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Judge warns 'unreasonable' banks

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Judge warns 'unreasonable' banks


The following is an adaptation of an article appearing in www.bbc.co.uk on 14th May, 2007.

High Court judge, David Mackie QC, has warned banks to stop behaving unreasonably when customers accuse them of levying unlawful overdraft charges. He said some banks were wasting the time of claimants and the courts by pretending they would defend claims when they had no intention of doing so. He added if banks continued to do this he might award damages against them.


In such cases banks have so far settled out of court, usually a few days before their case is due to be heard. Expressing some frustration at this situation, Judge Mackie said: "On the face of things each case raises serious issues which the court would permit to proceed to trial. "But this is fantasy because, at least for the moment, we all know that there will be no trial."

Brian Capon, of the British Bankers Association, defended the stance taken by banks saying they were confident their fees are legal. "They take the court process very seriously, but ultimately they would prefer to settle disputes with their customers outside the court process," he said. The consumers association Which? rejected this. "It seems that the banks are deliberately dragging their feet in the hope that their customers will either give up or accept part of the money they are owed," said a spokeswoman.

Unreasonable behaviour

Judge Mackie pointed out that in some cases bank customers had tried to claim damages for stress and inconvenience. Such claims have been unsuccessful so far, but he warned he would award damages in future if banks and their lawyers continued to:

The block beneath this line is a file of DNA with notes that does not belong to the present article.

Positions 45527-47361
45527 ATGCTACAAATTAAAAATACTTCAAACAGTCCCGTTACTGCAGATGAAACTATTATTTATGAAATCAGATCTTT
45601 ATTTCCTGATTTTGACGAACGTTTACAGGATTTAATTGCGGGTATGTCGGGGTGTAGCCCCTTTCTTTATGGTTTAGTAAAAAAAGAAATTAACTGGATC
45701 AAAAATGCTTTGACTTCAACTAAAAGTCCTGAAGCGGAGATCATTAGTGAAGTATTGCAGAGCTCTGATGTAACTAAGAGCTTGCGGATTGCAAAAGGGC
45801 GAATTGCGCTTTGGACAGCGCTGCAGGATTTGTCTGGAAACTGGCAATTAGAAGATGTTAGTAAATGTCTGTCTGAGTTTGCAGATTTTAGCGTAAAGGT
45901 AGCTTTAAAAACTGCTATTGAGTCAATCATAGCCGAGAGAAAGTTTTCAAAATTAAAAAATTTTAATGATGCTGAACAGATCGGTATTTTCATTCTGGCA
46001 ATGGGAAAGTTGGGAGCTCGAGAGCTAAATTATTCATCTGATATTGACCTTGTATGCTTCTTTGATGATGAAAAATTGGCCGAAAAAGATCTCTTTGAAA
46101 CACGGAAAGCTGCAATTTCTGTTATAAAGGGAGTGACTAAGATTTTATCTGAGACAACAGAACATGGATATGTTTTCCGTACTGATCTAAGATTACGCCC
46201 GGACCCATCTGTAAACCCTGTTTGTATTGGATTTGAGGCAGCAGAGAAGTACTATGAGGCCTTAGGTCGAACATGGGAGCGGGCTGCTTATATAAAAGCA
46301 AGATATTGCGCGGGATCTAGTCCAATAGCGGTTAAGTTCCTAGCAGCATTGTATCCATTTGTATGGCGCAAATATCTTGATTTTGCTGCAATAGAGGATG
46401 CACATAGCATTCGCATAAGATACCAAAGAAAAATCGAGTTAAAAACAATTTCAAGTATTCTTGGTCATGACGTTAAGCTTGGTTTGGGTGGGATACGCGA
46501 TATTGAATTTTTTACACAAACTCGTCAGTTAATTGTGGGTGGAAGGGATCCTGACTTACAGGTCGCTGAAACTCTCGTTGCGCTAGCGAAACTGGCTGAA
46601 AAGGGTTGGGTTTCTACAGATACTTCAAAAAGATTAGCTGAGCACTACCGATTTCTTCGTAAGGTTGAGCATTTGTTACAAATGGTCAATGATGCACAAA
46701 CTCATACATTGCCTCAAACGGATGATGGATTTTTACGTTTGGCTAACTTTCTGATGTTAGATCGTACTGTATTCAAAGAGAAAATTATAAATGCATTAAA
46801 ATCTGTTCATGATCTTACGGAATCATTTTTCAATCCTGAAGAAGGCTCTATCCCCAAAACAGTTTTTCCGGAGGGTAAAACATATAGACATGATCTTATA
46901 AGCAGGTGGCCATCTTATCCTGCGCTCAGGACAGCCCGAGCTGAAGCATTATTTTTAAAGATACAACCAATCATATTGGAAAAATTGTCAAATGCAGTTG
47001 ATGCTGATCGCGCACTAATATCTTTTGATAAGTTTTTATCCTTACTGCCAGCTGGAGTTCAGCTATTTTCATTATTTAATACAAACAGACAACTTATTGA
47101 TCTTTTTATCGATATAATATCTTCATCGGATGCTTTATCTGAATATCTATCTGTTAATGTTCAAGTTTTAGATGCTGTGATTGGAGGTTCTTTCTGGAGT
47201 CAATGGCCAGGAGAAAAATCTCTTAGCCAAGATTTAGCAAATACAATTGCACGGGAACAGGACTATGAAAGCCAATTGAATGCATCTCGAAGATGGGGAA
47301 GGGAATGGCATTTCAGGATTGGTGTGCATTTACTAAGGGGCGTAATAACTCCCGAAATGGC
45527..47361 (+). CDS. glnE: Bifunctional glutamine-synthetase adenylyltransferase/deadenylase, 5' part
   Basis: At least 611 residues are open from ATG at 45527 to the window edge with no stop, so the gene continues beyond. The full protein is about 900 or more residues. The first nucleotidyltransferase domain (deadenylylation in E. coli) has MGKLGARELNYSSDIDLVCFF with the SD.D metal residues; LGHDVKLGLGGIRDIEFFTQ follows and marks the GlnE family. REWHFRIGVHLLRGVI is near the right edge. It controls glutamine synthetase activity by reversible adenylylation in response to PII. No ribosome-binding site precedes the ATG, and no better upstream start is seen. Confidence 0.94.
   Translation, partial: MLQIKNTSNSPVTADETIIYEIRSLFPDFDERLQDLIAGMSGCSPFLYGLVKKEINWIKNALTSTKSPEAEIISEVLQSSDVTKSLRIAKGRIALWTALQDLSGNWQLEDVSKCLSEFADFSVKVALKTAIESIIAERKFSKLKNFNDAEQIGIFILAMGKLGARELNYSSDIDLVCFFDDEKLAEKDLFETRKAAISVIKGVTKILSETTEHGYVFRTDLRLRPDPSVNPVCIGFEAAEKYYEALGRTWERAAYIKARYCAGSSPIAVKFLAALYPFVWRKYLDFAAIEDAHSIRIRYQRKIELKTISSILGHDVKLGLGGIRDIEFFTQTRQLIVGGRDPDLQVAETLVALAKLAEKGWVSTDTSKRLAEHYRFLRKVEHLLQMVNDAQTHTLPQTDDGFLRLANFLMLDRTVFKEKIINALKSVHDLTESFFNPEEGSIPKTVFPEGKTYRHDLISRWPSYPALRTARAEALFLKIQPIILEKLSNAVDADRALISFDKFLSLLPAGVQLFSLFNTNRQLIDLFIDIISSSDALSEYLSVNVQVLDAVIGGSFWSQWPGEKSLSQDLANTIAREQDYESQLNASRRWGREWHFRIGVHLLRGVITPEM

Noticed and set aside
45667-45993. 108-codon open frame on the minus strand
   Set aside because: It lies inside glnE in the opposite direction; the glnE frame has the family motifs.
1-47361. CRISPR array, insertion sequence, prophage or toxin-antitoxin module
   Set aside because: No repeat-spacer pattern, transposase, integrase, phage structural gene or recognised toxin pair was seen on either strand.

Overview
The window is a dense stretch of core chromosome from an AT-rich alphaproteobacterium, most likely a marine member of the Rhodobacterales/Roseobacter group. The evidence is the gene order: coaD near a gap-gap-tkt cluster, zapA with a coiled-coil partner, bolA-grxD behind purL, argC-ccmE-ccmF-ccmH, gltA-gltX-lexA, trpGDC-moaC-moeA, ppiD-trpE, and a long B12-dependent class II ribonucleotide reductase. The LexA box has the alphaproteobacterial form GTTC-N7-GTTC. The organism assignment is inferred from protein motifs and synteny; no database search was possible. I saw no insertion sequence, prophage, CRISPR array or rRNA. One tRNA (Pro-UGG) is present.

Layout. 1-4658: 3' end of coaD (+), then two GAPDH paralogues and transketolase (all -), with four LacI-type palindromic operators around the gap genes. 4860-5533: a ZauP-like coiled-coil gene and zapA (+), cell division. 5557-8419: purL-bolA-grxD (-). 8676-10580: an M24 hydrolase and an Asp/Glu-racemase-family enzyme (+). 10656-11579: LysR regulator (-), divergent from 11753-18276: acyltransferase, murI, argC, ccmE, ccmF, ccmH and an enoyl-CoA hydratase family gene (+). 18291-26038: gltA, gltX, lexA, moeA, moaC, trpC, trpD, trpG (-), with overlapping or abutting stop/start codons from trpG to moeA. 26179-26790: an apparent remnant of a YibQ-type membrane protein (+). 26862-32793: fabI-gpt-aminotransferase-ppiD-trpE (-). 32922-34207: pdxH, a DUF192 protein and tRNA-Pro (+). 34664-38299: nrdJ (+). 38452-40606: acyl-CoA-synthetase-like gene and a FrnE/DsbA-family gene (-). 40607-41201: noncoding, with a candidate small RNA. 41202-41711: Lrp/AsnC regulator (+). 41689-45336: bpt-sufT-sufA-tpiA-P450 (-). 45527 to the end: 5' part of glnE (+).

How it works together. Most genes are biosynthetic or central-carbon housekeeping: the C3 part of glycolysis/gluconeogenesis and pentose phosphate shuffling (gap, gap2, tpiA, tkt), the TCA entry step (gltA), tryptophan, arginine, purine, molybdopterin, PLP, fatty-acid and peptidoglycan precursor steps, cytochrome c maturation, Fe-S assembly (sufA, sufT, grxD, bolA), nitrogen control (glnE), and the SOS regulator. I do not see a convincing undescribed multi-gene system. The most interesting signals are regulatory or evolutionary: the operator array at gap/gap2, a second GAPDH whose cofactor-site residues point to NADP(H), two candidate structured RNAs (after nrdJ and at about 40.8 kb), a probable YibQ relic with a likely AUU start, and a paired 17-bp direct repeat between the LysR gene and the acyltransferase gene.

fail to respond to some claimants letters

fail to negotiate for months and until a hearing date is set

demand extra information from the claimants, knowing they had no intention letting a court hear the matter

settle the case without telling the claimants they need not attend court

fail to show up in court

"Looked at in the real world where there will be no trial these steps, which place completely pointless work and some anxiety on litigants in person, constitute unreasonable behaviour," said Judge Mackie. "From now on we will generally be treating such conduct as unreasonable behaviour thus enabling any claimant who has been put to unnecessary work and inconvenience to be compensated for this."


Last month, Leeds Mercantile Court listed 77 cases in one day, all of which were settled out of court. Afterwards, Judge Roger Kaye QC said "it would be helpful if there was a decision taken at High Court level to clarify the situation nationwide".

In Bristol County Court a successful claimant was recently awarded £84.41 in costs as the judge ruled Lloyds TSB wasted the court's time because it had had no intention of defending the claim. The latest warning from Judge Mackie left the banks with what sounded like a final warning. "There may be a need for a more radical approach if the number of cases continues to grow," he said.

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